Transient elevations of plasma 11-hydroxycorticosteroid levels (Glenn-Nelson technique) may occur when intravenous calcium is administered but levels return to control values after one hour. In addition, intravenous calcium gluconate can produce false-negative values for serum and urinary magnesium.
Teratogenic Effects: Pregnancy Category C—
Animal reproduction studies have not been conducted with calcium gluconate. It is also not known whether calcium gluconate can cause fetal harm when administered to a pregnant woman or can affect reproduction capacity. Calcium gluconate should be given to a pregnant woman only if clearly needed.
Patients may complain of tingling sensations, a sense of oppression or heat waves and a calcium or chalky taste following the intravenous administration of calcium gluconate.
Rapid intravenous injection of calcium salts may cause vasodilation, decreased blood pressure, bradycardia, cardiac arrhythmias, syncope and cardiac arrest. Use in digitalized patients may precipitate arrhythmias.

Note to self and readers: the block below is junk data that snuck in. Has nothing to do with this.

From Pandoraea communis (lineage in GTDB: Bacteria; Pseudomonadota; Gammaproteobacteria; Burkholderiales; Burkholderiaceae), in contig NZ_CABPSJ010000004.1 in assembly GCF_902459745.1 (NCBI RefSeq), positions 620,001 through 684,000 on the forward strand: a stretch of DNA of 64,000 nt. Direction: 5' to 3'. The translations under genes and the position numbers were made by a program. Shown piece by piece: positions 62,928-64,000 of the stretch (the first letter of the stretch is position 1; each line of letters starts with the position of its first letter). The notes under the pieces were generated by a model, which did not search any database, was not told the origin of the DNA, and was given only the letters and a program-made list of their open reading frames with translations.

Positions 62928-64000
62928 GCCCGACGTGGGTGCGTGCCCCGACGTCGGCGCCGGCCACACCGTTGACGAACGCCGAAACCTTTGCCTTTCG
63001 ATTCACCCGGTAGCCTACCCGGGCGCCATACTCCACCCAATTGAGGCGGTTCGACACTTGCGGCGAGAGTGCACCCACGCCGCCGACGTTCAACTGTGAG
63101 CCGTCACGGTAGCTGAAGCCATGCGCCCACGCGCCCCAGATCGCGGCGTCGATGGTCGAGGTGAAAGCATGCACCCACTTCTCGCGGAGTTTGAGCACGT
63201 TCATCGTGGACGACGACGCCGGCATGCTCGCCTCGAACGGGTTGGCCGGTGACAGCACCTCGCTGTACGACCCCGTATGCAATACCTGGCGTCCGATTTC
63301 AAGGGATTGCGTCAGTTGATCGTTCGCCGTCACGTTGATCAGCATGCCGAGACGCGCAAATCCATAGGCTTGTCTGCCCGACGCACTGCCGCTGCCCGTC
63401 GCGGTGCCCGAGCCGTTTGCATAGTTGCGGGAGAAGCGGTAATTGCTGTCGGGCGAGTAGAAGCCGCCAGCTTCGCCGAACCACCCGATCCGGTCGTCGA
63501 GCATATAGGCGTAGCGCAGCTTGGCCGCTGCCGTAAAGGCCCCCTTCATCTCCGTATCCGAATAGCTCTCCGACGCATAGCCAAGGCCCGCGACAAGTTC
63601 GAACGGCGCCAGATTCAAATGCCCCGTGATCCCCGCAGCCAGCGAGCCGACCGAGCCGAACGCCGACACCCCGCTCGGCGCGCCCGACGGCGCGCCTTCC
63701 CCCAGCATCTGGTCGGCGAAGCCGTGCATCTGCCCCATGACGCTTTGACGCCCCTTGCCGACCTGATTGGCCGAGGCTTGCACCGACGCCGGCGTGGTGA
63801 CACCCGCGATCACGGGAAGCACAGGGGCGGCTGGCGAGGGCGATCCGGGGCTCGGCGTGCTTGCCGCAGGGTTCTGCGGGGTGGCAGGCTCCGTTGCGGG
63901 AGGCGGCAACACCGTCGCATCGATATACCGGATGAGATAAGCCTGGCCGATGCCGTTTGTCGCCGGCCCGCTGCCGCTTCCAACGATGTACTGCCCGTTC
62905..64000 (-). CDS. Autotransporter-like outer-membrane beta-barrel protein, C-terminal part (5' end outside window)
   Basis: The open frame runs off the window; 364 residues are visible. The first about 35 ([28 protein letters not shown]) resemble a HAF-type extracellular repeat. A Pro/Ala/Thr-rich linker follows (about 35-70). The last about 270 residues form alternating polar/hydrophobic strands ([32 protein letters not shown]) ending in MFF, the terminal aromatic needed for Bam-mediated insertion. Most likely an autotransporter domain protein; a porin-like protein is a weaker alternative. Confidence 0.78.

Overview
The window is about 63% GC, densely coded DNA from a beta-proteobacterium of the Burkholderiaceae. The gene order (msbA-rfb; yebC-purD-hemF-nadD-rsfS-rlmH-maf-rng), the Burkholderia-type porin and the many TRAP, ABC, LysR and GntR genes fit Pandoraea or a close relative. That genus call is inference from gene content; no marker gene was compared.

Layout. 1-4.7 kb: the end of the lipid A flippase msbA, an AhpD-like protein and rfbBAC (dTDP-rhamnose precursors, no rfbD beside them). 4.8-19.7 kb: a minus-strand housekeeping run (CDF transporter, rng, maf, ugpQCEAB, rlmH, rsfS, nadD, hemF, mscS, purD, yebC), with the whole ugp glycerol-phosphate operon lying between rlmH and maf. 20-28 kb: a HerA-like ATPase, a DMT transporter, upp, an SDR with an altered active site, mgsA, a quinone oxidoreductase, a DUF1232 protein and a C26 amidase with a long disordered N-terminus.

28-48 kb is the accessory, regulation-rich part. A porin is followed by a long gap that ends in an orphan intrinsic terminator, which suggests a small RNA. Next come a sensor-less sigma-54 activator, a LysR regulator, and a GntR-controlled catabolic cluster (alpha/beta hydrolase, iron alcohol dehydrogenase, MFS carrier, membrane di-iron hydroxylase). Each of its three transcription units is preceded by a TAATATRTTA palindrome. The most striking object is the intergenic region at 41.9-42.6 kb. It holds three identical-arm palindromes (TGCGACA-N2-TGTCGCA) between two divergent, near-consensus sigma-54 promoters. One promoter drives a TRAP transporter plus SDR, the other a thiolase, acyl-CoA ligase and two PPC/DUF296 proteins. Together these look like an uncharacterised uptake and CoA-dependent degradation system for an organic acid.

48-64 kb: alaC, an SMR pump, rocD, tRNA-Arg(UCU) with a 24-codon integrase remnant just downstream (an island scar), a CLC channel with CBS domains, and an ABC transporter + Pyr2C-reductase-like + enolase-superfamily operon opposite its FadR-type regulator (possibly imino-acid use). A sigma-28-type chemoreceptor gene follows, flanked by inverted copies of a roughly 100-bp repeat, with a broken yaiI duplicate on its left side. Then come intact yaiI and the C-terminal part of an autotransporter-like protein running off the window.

Local necrosis and abscess formation may occur with intramuscular injection.
Calcium Gluconate Injection Dosage and Administration
The dose is dependent on the requirements of the individual patient. Intravenous Calcium Gluconate Injection must be administered slowly.
Adults—500 mg to 2 g (5 to 20 mL)
Pediatric patients—200 to 500 mg (2 to 5 mL)
Infants—Not more than 200 mg (not more than 2 mL)
Parenteral drug products should be inspected visually for particulate matter and discoloration prior to administration, whenever solution and container permit.
How is Calcium Gluconate Injection Supplied
||10 mL fill, in a 10 mL plastic vial.
||50 mL fill, in a 50 mL plastic vial.
Packaged in 25 vials per tray.
Store at 20° to 25°C (68° to 77°F) [see USP Controlled Room Temperature]. Do not permit to freeze.
Preservative Free. Discard unused portion. Use only if solution is clear and seal intact.
This container closure is not made with natural rubber latex.
NOTE: Supersaturated solutions are prone to precipitation. The precipitate, if present, may be dissolved by warming the vial to 60° to 80°C, with occasional agitation, until the solution becomes clear. Shake vigorously. Allow to cool to room temperature before dispensing. Use injection only if clear immediately prior to use.
Calcium Gluconate Injection, solution